Hayley breaks down the movies and TV series based on books due to hit screens in the following months.
A Man Called Otto
Fredrik Backman’s beloved novel A Man Called Ove has already been adapted in its native Sweden, earning a Best Foreign Language Film Oscar nomination to boot, but that could never stop Hollywood from having a crack at it too. With a new easier-to-pronounce name and Tom Hanks stepping into the role, the titular curmudgeon has been thoroughly Americanised, resulting in a movie that looks much less cynical and much more twee from Marc Forster, director of Finding Neverland and Christopher Robin. The film follows Otto, a man who recently lost his wife, as he strikes up a friendship with the boisterous new family that has moved in next door, disrupting his carefully curated but deeply lonely life of solitude.
The Pale Blue Eye
Edgar Allan Poe is quite the hot commodity at the moment: horror streaming service Shudder recently released Raven’s Hollow, a film inspired by The Raven, while The Haunting of Hill House creator Mike Flanagan is currently putting his spin on The Fall of the House of Usher for Netflix. Apparently that’s not enough Poe for Netflix though, as they’re also behind the adaptation of Louis Bayard’s The Pale Blue Eye, a novel that imagines the future writer’s assistance in solving a series of murders during his time as a cadet at West Point Academy. Christian Bale leads the film as detective Gus Landor, while Harry Melling stars as the young Poe (ingenious casting) in this gloomy and atmospheric mystery from Antlers director Scott Cooper.
Knock at the Cabin
The Cabin at the End of the World
The Sixth Sense is one of my favourite films, and despite director M. Night Shyamalan’s shaky (to put it lightly) track record since that stellar debut, I find it hard not to root for the guy. But if the b-movie campiness of his 2021 feature Old is anything to go by, his adaptation of Paul Tremblay’s The Cabin at the End of the World should at least be hugely entertaining. It centres on a family of a young girl and her fathers, as their getaway at a secluded cabin is disturbed by a group of intruders who force them to make a decision in order to prevent, by their claim, the end of the world. Tremblay’s novel is a divisive one, and combined with Shyamalan’s style, the film seems likely to be either great or awful, or a nonsensical mix of both.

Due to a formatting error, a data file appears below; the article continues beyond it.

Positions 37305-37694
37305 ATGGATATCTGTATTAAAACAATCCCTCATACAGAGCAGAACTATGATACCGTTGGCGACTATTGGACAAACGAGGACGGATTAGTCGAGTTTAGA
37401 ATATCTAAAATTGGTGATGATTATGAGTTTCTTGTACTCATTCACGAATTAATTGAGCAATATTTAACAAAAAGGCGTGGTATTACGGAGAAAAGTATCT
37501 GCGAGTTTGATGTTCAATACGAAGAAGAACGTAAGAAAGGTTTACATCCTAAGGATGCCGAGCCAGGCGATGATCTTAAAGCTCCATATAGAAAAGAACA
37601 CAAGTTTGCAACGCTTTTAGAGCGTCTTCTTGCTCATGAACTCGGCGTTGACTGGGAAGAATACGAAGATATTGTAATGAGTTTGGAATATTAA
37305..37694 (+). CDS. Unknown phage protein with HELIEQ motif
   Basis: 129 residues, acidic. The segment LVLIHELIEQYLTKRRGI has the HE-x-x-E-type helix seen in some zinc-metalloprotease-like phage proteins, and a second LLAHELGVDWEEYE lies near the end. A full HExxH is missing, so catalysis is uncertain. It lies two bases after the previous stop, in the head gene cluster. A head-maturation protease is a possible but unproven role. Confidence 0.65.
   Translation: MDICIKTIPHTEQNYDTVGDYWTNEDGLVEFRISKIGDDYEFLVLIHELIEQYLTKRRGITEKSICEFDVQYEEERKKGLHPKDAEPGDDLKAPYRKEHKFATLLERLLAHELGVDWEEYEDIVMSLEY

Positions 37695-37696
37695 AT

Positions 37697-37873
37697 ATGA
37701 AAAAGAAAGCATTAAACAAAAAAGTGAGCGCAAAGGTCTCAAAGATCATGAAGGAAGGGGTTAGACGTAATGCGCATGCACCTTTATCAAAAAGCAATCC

Get the tissues ready – this is sure to be an emotional one. Ann Napolitano's Dear Edward has tugged on countless heart strings since its release in 2020, and with Apple TV snagging the coveted adaptation rights, this gut-punch of a book will soon be coming to the small screen. Newcomer Colin O'Brien stars as Edward, a 12-year-old boy who is the sole survivor of a devastating commercial plane crash that killed everyone else on board, including both his parents and his brother. Partially inspired by the 2010 crash of Afriqiyah Airways Flight 771, the show will follow Edward as he is taken in by his aunt Lacey, and learns to recover from his trauma by connecting with new friends and neighbours, and others who were affected by the tragedy.
The Big Sick director Michael Showalter has pulled another heart-wrenching romance from real life, adapting TV journalist Michael Ausiello’s memoir Spoiler Alert: The Hero Dies, about finding and losing his husband Kit Cowan. Blending comedy and drama, the film begins as a romcom, with Jim Parsons’s Michael and Ben Aldridge’s Kit meeting and falling in love, but soon unfolds into tragedy when Kit suffers with and eventually dies from cancer. LGBTQ+ films are often criticised for giving their characters unhappy endings, and unfortunately this won’t be offering a "happily ever after" – the book’s title is evidence enough – but the tear-jerking conclusion of Spoiler Alert comes second to the raw and rocky love story that comes before.
Adding to the great reckoning of media about women standing up to abuse, harassment and gaslighting at the hands of men is Women Talking, an adaptation of Miriam Toews’s 2018 novel. The book is a fictionalised telling of the rampant and brutal assault against female members of a Mennonite community in Bolivia for years during the 2000s, envisioning a meeting of the women in which they discuss their options: stay and do nothing, stay and fight, or leave. The harrowing film is helmed by actor-turned-director Sarah Polley, with an impressive cast including Rooney Mara, Claire Foy, Jessie Buckley and Frances McDormand, all of whom received widespread acclaim for their performances during the film’s lengthy festival run in the latter end of 2022.
Daisy Jones & The Six
Just scraping by as the first adaptation for best-selling author Taylor Jenkins Reid (One True Loves will feature in the next quarterly post), Daisy Jones & the Six is bringing all the behind-the-scenes drama of a ‘70s rock band to Amazon Prime Video. Unsubtly inspired by the tumultuous relationships between the members of Fleetwood Mac, the novel recounts both the personal and professional highs and lows of the eponymous band, eventually leading to a shock breakup at the height of their success. Elvis Presley’s granddaughter Riley Keough dusts off her rock ‘n roll legacy to star as the lead singer Daisy-slash-Stevie-Nicks, with Sam Claflin sharing the screen as her Lindsey Buckingham-esque counterpart.